Top world finance ministers began meeting here Friday amid fresh reminders of the instability gripping Europe’s economy — another credit downgrade for Spain, fear over the strength of European banks and a political battle over austerity measures in Italy.

French Finance Minister Francois Baroin said private investors will probably face greater-than-expected losses on their holdings of Greek bonds, beyond the roughly 21 percent included in the July rescue plan for Greece. That program has collapsed amid a deepening recession in that country, and Baroin said on French radio that it is “more or less certain” that banks, pension funds and others will have to shoulder larger losses.

Baroin said the Greek plan and other details should be finished by the time European leaders meet next weekend in Brussels.

“We are on track for a Franco-German agreement, which will be disclosed in about 10 days, on ways to cut the [Greek] debt,” Baroin said. “We started at 21 percent on July 21. It will be higher than that — that is almost certain. How much? We are discussing it.”

Officials including U.S. Treasury Secretary Timothy F. Geithner said European leaders were moving forward on Greece and other core issues. That progress includes an effort to raise new capital for banks and a strategy for increasing the financial power of a $600 billion European rescue fund.

But in an interview with CNBC, Geithner said the “hard part is still ahead” as officials try to nail down the details. For example, disagreement between political leaders and the European Central Bank has stymied an idea urged by U.S. officials that would effectively make the bank the ultimate guarantor of debts issued by euro-area governments. Instead they are examining others ways to maximize the effect that funds in the European Financial Stability Facility have on government bond markets, perhaps by using them as an insurance pool for government debt.

Baroin’s comments were among the most candid acknowledgments yet that European officials are negotiating a direct write-down in the value of Greek bonds. Private analysts have long said that such action was necessary but that European politicians have tried to avoid it for fear it would stigmatize the 17-nation euro currency region.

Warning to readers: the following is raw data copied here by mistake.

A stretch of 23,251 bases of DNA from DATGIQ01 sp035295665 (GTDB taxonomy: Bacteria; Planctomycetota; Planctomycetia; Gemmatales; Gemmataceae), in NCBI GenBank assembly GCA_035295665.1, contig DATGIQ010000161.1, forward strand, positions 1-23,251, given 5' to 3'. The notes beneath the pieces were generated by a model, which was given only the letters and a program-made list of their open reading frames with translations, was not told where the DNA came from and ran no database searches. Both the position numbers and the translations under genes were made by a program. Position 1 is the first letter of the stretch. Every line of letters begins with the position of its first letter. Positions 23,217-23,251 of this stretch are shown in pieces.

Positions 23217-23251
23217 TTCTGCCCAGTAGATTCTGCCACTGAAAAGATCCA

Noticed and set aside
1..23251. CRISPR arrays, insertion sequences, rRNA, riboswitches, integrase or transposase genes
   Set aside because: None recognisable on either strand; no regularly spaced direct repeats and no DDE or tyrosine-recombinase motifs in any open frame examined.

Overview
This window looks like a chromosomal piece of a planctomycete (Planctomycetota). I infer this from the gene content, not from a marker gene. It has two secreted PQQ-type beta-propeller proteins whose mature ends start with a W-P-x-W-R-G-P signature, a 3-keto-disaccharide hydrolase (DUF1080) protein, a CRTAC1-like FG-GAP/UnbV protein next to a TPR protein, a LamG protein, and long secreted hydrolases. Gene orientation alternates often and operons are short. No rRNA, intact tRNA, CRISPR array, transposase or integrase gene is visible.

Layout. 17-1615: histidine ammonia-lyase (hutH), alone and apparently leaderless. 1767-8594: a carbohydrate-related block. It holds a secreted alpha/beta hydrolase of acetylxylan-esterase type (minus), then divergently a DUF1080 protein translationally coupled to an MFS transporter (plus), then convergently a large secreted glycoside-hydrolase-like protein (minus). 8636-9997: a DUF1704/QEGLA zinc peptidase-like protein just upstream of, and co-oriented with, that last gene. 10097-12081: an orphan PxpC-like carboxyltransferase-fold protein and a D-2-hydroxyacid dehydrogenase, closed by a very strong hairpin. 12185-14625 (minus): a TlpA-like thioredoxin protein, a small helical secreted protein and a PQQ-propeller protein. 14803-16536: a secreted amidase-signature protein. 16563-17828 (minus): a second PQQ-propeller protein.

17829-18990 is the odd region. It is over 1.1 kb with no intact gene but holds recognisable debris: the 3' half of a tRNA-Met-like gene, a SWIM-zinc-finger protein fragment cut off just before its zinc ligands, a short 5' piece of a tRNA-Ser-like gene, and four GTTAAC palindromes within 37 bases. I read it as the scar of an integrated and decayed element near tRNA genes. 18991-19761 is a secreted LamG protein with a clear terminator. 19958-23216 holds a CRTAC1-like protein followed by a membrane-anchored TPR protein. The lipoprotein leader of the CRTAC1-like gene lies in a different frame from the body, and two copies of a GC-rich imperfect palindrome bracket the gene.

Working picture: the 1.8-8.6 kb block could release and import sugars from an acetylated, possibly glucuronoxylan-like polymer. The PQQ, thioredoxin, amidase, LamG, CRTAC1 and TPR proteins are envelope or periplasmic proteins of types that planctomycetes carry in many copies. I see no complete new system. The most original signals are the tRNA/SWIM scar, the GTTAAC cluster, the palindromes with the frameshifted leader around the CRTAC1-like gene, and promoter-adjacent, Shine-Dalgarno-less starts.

Baroin’s remarks also emphasized how the stakes have changed for the Group of 20 finance ministers. The meeting was originally envisioned by host nation France as a lofty discussion of issues, such as how to control world food prices or reform the international monetary system.

Instead, they will be working to keep a global slowdown from slipping into a new recession, trying to calm new tensions between the United States and China and pressuring Europe over its response to government debt and banking problems.

The meeting takes place just days after the U.S. Senate approved a bill imposing tariffs on countries judged to be manipulating their currency for economic gain — a key allegation against China, especially by the United States. China responded by lowering the trading range for its currency, the yuan.

Europe, however, will be the central point of discussion. The United States, Japanese and Canadian delegations arrived here with stern words for top European officials, urging them to more forcefully address government debt and banking problems that have kept world markets on edge for a year and a half.

According to wire service reports, Japanese Finance Minister Jun Azumi said he would emphasize Japan’s “bitter experience” in not pumping more capital into its banking system during a crisis in the early 1990s. The slow response was blamed for contributing to Japan’s years of ensuing slow growth.

Analysts at the International Monetary Fund and elsewhere fear Europe may be confronting lost decades of its own and have urged action on a number of fronts. IMF Managing Director Christine Lagarde has called for an “urgent recapitalization” of European banks.

European officials are moving in that direction. They expect to approve a plan at a summit next week and present it to the G-20 heads of state when they gather in Cannes, France, in early November.

However, the speed and extent of the European effort remains unclear. In downgrading Spain’s credit rating on Thursday, Standard & Poor’s said that, with Europe’s dimming growth prospects, the country may not be able to pay its bills. That analysis has been steadily repeated by top credit agencies across Europe over the past year. The Fitch ratings agency separately cut its ratings of several European banks.

In Italy, Prime Minister Silvio Berlusconi survived an afternoon confidence vote, 316 to 301, in the lower house of Parliament. But the country remained under increasing pressure to meet short-term budget targets and make longer-term reforms to boost economic growth — changes many outside analysts doubt Berlusconi has the will to make.

Much of Europe’s crisis response is centered on keeping Spain and Italy from needing a bailout. Their size and levels of outstanding debt would challenge the financial ability of countries such as France and Germany to support them.